In noble materials
Marble head of Athena
Greek, Hellenistic, ca. 200 b.c.
The goddess originally wore a helmet of marble or bronze, added separately. The ears are pierced for metal earrings. The head comes from an over-life-sized statue that possibly represented the goddess striding forward. The statue may have stood outdoors, as a monumental votive image of the warrior goddess in her role as protectress of a city rather than within a temple as a cult statue.
Bronze portrait of a man
Roman, Late Republican or Early Imperial, ca. 1st century b.c.
In the early first century b.c. Greek artists were fashioning portraits of Roman patrons that presented a straightforward image of their subjects in a veristic style. This phenomenon existed across the ever-expanding Roman world, but the finest and largest group of such portraits in marble survives on the Cycladic island of Delos, which was an important commercial centre in the Late Republican period and home to numerous Roman merchants.
The portrait exhibited here is a good example of the veristic style, which appealed to Roman citizens who valued individuality. Bronze was the preferred medium for Roman honorific statues because of its ability to achieve the closest possible fidelity to nature.
Mosaic floor panel
Roman, Imperial, 2nd century a.d.
Stone, tile and glass
Excavated from a villa at Daphne near Antioch (modern Antakya, Turkey), the metropolis of Roman Syria
The rectangular panel represents the entire decorated area of a floor and was found together with another mosaic (now in the Baltimore Museum of Art) in an olive grove at Daphne-Harbiye in 1937. In Roman times, Daphne was a popular holiday resort, used by the wealthy citizens and residents of Antioch as a place of rest and refuge from the heat and noise of the city.
The Metropolitan Museum of Art
August 19th, 2018
The Angels wear tiaras.
Fragment of a floor mosaic with a personification of Ktisis [Greek for foundation (of a city or colony)]
Marble and Glass
Byzantine, made 500-550
House of Lanvin (Jeanne Lanvin)
”Incertitude” evening dress, 1936
And a closer look at Goossens’ tiara and accessories over the statuary vestment for the Virgin of El Rocio, by Yves Saint Laurent.
From the Heavenly Bodies exhibiton, held @The Met in 2018
July 14th, 2018
There are so many buildings of architectural interest in the Financial District of Chicago, you’d probably need to join a guided tour to visit them all and learn about their history. But if you are a casual visitor – and a first-time one at that, just walk around, spot an interesting-looking building and then step inside its lobby. You’ll soon find out that these lobbies are not simply entrances to commercial or office spaces; they are, in reality, stunningly beautiful Art Deco treasure troves; and they provide excellent shelter from the rain, too.
Walk, for instance, inside the Field Building, built in 1934 by Graham, Anderson, Probst & White; another wonderful example of the Art Deco style:
Or enter the Marquette Building’s hexagonal lobby and be captivated by the exquisite mosaic panels depicting the journey of Father Marquette, a French missionary and explorer, first settler in the area we know today as Chicago, in whose honour the building has been named.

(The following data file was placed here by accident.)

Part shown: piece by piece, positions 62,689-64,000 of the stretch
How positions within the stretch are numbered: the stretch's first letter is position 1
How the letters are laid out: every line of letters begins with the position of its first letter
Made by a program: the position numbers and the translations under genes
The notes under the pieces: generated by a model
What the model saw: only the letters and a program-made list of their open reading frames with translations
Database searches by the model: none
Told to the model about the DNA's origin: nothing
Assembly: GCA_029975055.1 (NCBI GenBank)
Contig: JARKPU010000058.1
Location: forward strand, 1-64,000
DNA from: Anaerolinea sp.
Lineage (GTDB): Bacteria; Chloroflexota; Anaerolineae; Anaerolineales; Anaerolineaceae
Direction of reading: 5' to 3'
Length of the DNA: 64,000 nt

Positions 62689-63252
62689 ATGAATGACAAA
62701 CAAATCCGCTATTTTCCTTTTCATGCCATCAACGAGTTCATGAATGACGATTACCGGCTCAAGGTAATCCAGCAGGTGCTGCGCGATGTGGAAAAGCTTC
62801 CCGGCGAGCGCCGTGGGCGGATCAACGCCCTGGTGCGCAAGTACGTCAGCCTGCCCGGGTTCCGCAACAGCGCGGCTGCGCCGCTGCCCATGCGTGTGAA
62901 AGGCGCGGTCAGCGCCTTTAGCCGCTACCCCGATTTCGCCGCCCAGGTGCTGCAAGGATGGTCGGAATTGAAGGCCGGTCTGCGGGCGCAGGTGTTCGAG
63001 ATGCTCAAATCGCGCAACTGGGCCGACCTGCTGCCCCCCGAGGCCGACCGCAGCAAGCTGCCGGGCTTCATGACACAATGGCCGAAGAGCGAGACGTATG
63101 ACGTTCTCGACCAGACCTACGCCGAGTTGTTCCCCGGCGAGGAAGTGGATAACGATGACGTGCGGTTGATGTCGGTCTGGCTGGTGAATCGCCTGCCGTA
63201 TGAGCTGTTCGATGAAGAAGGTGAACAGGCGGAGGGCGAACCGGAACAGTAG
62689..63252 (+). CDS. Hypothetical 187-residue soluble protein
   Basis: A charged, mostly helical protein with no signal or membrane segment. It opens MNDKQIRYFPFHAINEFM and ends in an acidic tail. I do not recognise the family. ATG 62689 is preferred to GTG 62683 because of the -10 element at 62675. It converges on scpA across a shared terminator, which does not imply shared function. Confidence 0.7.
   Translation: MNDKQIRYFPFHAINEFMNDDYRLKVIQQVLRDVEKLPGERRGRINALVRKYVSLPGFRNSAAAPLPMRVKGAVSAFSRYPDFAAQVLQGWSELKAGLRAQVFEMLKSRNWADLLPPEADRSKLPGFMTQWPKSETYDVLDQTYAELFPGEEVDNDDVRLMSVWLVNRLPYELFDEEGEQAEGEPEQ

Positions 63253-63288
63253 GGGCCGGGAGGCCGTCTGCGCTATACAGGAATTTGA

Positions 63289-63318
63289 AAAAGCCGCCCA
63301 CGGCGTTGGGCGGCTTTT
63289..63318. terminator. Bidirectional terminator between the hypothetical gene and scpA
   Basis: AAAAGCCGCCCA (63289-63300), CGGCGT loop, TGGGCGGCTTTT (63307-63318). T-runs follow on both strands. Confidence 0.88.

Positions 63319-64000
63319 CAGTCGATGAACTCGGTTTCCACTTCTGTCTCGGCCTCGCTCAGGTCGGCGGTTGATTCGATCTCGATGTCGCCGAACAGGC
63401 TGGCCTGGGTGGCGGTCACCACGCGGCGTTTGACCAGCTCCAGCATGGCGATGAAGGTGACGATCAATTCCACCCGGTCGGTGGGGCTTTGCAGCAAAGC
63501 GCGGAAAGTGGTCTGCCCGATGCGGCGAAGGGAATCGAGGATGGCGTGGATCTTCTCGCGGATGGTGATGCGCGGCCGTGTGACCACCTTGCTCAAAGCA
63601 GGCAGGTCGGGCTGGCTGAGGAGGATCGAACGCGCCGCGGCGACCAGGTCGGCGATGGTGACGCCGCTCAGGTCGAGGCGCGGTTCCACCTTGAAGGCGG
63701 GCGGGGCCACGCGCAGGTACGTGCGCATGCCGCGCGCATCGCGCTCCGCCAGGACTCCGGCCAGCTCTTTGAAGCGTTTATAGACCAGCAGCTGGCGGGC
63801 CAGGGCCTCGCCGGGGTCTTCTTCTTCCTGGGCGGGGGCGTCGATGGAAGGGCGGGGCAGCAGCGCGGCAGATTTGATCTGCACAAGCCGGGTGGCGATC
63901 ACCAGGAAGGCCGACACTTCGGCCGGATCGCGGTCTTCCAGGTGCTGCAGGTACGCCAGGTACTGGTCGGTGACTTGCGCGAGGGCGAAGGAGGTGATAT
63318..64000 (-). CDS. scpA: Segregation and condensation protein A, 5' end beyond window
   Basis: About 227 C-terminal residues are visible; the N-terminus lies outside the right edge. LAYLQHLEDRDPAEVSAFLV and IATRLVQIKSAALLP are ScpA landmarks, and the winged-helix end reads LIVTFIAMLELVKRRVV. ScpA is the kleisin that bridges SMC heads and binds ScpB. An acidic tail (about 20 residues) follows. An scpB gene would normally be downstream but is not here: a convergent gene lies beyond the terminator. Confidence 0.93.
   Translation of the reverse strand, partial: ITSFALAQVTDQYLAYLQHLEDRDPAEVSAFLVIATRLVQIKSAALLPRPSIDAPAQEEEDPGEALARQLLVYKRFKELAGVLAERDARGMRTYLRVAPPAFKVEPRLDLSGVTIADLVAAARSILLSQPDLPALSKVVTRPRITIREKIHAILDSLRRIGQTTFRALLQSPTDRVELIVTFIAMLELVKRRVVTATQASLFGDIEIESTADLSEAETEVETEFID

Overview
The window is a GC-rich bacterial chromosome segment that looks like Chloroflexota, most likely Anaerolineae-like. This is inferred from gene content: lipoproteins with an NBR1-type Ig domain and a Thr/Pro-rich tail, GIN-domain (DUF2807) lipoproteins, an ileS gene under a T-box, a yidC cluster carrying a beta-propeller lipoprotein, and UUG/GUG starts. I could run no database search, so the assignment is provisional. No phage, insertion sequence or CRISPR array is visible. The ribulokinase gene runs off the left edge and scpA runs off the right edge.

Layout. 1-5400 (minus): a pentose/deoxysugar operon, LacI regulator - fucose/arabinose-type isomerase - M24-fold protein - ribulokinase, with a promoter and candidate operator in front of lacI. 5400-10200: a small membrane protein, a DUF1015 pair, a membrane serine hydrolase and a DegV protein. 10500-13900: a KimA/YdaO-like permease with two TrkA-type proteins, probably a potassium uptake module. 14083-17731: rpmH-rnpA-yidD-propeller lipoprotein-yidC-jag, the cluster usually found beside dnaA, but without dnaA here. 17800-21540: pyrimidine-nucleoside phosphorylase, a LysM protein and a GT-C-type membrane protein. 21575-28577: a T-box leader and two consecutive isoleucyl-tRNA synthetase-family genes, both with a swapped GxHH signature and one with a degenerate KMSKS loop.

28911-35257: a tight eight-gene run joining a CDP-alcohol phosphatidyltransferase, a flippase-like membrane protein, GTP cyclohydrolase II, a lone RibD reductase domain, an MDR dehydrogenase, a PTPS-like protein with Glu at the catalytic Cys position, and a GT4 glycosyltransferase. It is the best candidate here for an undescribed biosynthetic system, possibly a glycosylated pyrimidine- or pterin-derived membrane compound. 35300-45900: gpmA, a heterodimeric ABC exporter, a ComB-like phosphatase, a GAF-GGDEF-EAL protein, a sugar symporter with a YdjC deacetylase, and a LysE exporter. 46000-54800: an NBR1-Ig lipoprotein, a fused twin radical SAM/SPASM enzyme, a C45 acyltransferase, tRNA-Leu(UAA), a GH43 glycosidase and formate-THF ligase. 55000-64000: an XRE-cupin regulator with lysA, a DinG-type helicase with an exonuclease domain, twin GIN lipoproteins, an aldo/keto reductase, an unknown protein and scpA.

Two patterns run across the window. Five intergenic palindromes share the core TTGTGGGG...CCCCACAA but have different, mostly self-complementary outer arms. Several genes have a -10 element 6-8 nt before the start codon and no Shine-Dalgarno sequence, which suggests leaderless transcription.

The mosaics are designed by Louis Tiffany, son of Charles Tiffany, the famous jeweler; and Jacob Adolph Holzer, a Swiss artist who worked for Tiffany as their chief designer and art director.
November 2nd, 2017
Honouring the past. Living in the present. Connecting with the future.
”During her research, Shin found old photographs in the Transit Museum and the New York Historical Society Archives that documented the dismantling of the El trains on 2nd Ave in the 1940s and of the 3rd Ave El in the 1950s, which became the primary sources of inspiration for the work. The artist decided to transform the 63rd Street Station into a time machine of sorts, surrounding today’s commuters with images of New Yorkers who once commuted on the El that stood in the same spot nearly 7 decades ago. “I wanted the new permanent work to connect to this landmark moment in New York City’s history and bring this story to public life, what was lost and gained in the making of the 2nd Ave Subway,” she said.”
From an interview on Art Zealous, by Katita Miller
Lexington Avenue – 63rd Street
Laminated glass, glass mosaic, and ceramic tile
February 11th, 2017
Granted, beautiful artwork adorns many of New York’s subway stations, but the works featured at the newly opened Second Avenue Subway are our current darlings – and with very good reason!
Just look at these fabulous life-size mosaics at the Second Avenue-72nd Street by Brazilian artist Vik Muniz. Based on staged photographs of people he knows, some ordinary, some made-up, others well-known Muniz named this series “Perfect Strangers” because that’s what people waiting for the train are: perfect strangers getting together for a brief moment before going about their separate ways.
On to Second Avenue-86th Street station, where the walls are adorned with Chuck Close’s ”Subway Portraits”, 12 large works based on his photo-realistic portrait paintings, transposed into mosaics or tiles.
Here are the portraits of the artist himself, artist Sienna Shields (whose identity it took me some digging to discover being unfamiliar with the local artistic milieu) and Lou Reed:
January 08th, 2017